U.S. fruit growers want trade, not aid.
While the Trump administration has promised to help farmers hurt by retaliatory tariffs by Mexico, China and other countries, the kind of help fruit exporters most want is access to tariff-free access markets.
The Trump administration’s tariffs on steel and aluminum imports from many countries has created new barriers for U.S. fruit exporters.
In a visit to Washington state July 3, Agriculture Secretary Sonny Perdue talked about potential mitigation programs to help growers deal with the retaliatory tariffs other countries have imposed on U.S. imports.
Perdue wants to work out details of a plan by Labor Day, according to Todd Fryhover, president of the Wenatchee-based Washington Apple Commission.
Fryhover said Perdue mentioned potential Section 32 commodity purchases by USDA.
“Section 32” is a permanent appropriation that since 1935 has set aside the equivalent of 30% of annual customs receipts to support the farm sector through the purchase of surplus commodities and a variety of other activities as a solution to the trade issues.
One of the points that we tried to make was that in our particular world, in the real world, those types of programs typically are not very effective.
According to the Congressional Research Service, the appropriation has totaled nearly $10 billion annually, and more than 80% of the appropriation is transferred to the U.S. Department of Agriculture’s child nutrition account.
“One of the points that we tried to make was that in our particular world, in the real world, those types of programs typically are not very effective,” Fryhover said.
“They are usually low-cost product that exit the marketplace, and we’re losing markets that are definitely value-added,” he said, noting that China and other countries pay top dollar for Washington apples.
“You can’t just lose all those high f.o.b. value sales and then have a whole bunch of low-(value) product go to the U.S. (nutrition programs).”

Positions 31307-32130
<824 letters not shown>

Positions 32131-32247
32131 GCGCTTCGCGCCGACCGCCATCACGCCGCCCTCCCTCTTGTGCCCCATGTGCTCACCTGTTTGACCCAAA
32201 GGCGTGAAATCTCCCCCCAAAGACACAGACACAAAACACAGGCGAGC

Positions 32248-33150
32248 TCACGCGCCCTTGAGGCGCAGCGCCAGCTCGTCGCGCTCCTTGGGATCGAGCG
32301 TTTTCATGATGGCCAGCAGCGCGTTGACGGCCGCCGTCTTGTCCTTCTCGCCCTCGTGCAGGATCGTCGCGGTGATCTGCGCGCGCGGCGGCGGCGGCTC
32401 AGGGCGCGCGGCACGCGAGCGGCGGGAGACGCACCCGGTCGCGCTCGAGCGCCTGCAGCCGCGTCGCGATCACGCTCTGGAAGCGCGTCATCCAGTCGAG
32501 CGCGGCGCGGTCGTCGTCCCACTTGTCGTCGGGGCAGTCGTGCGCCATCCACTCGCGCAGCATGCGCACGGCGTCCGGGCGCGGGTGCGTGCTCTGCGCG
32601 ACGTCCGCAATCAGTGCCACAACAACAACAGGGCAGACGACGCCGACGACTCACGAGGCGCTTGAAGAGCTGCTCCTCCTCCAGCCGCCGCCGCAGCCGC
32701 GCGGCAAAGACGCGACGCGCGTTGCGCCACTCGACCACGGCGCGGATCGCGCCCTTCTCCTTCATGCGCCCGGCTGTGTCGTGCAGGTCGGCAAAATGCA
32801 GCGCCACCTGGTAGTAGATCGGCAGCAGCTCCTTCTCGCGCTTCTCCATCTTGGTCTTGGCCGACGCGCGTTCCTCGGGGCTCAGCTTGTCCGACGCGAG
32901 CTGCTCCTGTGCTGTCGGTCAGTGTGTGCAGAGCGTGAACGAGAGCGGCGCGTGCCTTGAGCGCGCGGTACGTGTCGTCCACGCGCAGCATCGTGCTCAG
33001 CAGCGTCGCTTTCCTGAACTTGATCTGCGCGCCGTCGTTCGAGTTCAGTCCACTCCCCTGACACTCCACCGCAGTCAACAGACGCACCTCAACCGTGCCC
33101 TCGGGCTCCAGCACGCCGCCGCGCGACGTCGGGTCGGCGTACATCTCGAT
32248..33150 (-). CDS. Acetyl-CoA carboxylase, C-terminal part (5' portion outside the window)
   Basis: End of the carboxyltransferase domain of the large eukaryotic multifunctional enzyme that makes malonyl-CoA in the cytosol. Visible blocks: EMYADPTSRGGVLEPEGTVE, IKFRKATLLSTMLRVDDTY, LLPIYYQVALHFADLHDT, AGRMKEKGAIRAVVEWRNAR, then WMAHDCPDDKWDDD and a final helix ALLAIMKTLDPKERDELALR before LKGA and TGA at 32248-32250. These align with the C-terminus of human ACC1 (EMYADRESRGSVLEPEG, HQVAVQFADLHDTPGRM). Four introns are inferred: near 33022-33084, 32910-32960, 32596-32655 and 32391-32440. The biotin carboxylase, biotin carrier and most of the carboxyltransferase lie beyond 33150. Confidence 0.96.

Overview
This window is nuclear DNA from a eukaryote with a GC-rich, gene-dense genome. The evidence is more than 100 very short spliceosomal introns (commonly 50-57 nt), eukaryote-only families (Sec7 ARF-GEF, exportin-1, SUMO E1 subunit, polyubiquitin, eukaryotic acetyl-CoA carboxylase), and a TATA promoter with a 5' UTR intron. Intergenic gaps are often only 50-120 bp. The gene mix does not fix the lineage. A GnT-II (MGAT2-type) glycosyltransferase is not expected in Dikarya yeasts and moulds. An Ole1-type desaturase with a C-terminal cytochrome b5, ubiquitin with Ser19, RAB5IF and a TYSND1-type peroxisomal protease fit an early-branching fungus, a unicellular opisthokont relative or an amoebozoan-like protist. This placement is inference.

Fryhover said the industry wants an end to the retaliatory tariffs, not the beginning of a new government program.
“To go from, ‘Let us trade, let us compete’ to ‘OK, now, what are you going to do for us?’ — that’s a long path to travel for our industry,” he said. “We haven’t gotten there yet. We may.”
The message we and other groups here in D.C. are pushing is we want ‘trade, not aid.’
Jim Bair, president of the U.S. Apple Association, said apple and other commodity marketers have spent decades and millions of dollars expanding global markets. Bair said the Trump administration’s assurance that “farmers won’t bear the brunt” of the trade friction has no meaning at this point.
“The message we and other groups here in D.C. are pushing is we want ‘trade, not aid,’” he said.
U.S. Apple board chairman Mark Boyer, part-owner of Fishertown, Pa.-based Ridgetop Orchards, filmed a commercial in association with Farmers for Free Trade asking Trump to end the trade war. The spot has aired 39 times over the last 2 weeks on Fox News, CNN, MSNBC Morning Joe, and Fox Business with Lou Dobbs, Bair said.
“The strategy was to feature a grower from a swing state that helped elect Trump, and get the ad right in front of the president by airing it on the TV channels and at times he is known to watch,” Bair said.
One shipper said it would be hard for the government to create a program that would be effective.
“Government handouts or payouts isn’t that isn’t what we’re looking for as an industry,” said Steve Reinholt, export sales director for Wenatchee, Wash.-based Oneonta Trading Corp. he said. “Let the free market determine the value of our products.”